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Ivan Pavlov

Ivan Pavlov Photo

Ivan Petrovich Pavlov was born on 14th September 1849, in Ryazan, Russia. Being the son of a priest, Pavlov was made to attend the church school and a theological seminary at the same time. But Pavlov was more inspired by Charles Darwin and I.M. Sechenov, known as the father of Russian physiology, than his theology or religion.  In spite of much disapproval, Pavlov succeeded in studying chemistry and physiology at the University of St. Petersburg in 1875, finally earned his degree of Candidate of Natural Sciences. In 1883 he received his graduate dissertation on the centrifugal nerves of the heart from the Imperial Medical Academy in St. Petersburg.

In 1881, Pavlov met and married a pedagogical student Seraphima Vasilievna Karchevskaya. The couple was broke at their time of marriage and stayed apart during the first few years of married life to save money. Their firstborn, a son, died suddenly while he was still a child, but they went on to have three more sons and a daughter.

Discovering Physiology

After graduation from the Imperial Medical Academy, Pavlov was first taken under the wings of cardiovascular physiologist Carl Ludwig in Germany and later apprenticed with the gastrointestinal physiologist Rudolf Heidenhain in Poland. While working with Heidenhain, Pavlov successfully operated on a dog to create an out-of-body “pouch” on the dog’s stomach and keep it functioning with nerve supply in order to study its gastrointestinal secretions. After this he spent two years at a laboratory in St. Petersburg, studying how blood pressure is regulated in the body and cardiac physiology.

In view of his excellent work, Pavlov was appointed the head of the Department of Physiology at the Institute of Experimental Medicine in 1890. Pavlov also served as Professor of Pharmacology at the Imperial Medical Academy, and five years later he took charge of its vacant Chair of Physiology. While holding such high offices, Pavlov was still engaged in experimenting on dogs. His main focus was on the secretory system of digestion in dogs. He implanted fistulas in their salivary ducts to study the functions of the nervous system on their digestive process.

It was this experiment based research which led Pavlov’s to understand the idea of conditioned reflex. His most famous experiment of the time involved him sounding a tone just before he fed the dogs; this conditioned them to start salivating at the sound of the tone even if no food was served. Pavlov published this research and its results in 1903, and later that year delivered a lecture on “The Experimental Psychology and Psychopathology of Animals” at the 14th International Medical Congress in Madrid, Spain.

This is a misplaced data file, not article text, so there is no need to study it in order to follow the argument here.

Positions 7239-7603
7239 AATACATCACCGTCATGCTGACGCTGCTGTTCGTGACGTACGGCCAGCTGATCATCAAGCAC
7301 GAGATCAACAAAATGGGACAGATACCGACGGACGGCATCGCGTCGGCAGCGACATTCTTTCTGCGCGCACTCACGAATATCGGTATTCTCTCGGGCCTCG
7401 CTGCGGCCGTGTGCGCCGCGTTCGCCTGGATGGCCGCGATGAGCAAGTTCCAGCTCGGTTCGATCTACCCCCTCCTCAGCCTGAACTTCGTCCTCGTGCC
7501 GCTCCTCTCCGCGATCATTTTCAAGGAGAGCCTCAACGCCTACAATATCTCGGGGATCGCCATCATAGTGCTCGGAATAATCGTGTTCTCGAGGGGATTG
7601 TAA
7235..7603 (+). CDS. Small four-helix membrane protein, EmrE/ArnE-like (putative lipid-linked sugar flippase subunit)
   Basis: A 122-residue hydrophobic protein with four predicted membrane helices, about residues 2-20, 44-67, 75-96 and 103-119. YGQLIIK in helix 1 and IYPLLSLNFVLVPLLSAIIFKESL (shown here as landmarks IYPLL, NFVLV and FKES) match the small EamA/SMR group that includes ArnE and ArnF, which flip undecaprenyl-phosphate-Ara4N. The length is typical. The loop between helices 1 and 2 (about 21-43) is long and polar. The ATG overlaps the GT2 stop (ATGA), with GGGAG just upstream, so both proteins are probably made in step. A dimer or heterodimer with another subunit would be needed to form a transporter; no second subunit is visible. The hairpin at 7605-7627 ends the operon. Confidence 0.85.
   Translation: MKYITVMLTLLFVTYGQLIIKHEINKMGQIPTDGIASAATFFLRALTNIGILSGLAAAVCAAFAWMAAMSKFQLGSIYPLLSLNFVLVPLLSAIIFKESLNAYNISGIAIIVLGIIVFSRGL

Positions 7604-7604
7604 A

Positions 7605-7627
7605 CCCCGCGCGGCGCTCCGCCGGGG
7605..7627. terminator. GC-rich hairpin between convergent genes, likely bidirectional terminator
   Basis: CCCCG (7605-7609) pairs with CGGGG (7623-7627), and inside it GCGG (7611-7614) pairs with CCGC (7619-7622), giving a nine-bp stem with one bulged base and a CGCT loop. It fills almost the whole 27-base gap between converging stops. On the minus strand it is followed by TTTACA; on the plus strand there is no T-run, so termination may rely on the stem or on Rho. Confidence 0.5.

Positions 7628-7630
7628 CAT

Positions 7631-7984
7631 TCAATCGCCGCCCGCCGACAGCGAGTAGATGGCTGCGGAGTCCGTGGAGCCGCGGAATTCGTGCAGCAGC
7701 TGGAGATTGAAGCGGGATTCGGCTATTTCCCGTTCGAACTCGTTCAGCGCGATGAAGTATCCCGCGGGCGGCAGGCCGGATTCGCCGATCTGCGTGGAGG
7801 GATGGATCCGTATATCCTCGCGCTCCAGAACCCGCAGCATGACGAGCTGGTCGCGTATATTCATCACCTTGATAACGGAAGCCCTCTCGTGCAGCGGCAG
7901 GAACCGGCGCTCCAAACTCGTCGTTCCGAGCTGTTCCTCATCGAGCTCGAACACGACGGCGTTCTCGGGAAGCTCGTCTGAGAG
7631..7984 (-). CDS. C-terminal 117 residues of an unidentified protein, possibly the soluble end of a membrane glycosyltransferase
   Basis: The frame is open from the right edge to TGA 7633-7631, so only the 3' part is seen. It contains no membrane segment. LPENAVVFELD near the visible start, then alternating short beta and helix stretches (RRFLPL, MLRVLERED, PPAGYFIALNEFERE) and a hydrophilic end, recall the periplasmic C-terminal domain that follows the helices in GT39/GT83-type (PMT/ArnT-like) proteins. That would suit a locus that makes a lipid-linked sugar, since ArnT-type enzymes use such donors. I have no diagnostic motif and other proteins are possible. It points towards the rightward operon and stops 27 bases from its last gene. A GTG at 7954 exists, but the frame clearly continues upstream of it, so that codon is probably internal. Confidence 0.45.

Later Years

In later life, Pavlov used his research to the study of psychosis, pointing out that some individuals avert routine interaction with others due to the presence of external stimuli with a harmful event. Although he openly disregarded psychology as an imaginary field of science, his research did help lay the groundwork of several important concepts of psychology.

Awards and Achievements

This is the very research for which he was awarded the Nobel Prize for Physiology in 1904. In 1907 by the popular vote he was elected Academician of the Russian Academy of Sciences. In 1912, the Cambridge University awarded him an honorary doctorate. In 1915, on the recommendation of the Medical Academy of Paris, he was awarded the Order of the Legion of Honour.

Pavlov was a strong critique of the Russian Revolution of 1917, and its aftermath and became embroiled with much complications due to his aversion to Communism, more so after visiting the United States in the 1920s. The only reason why he escaped prosecution was due to him being one of Russia’s most eminent scientists. However, Pavlov’s tone changed towards his motherland for the better, maybe because of Russia’s increased support of scientific research. Ivan Pavlov died on 27th November 1936, in Leningrad due to complications caused by double pneumonia.

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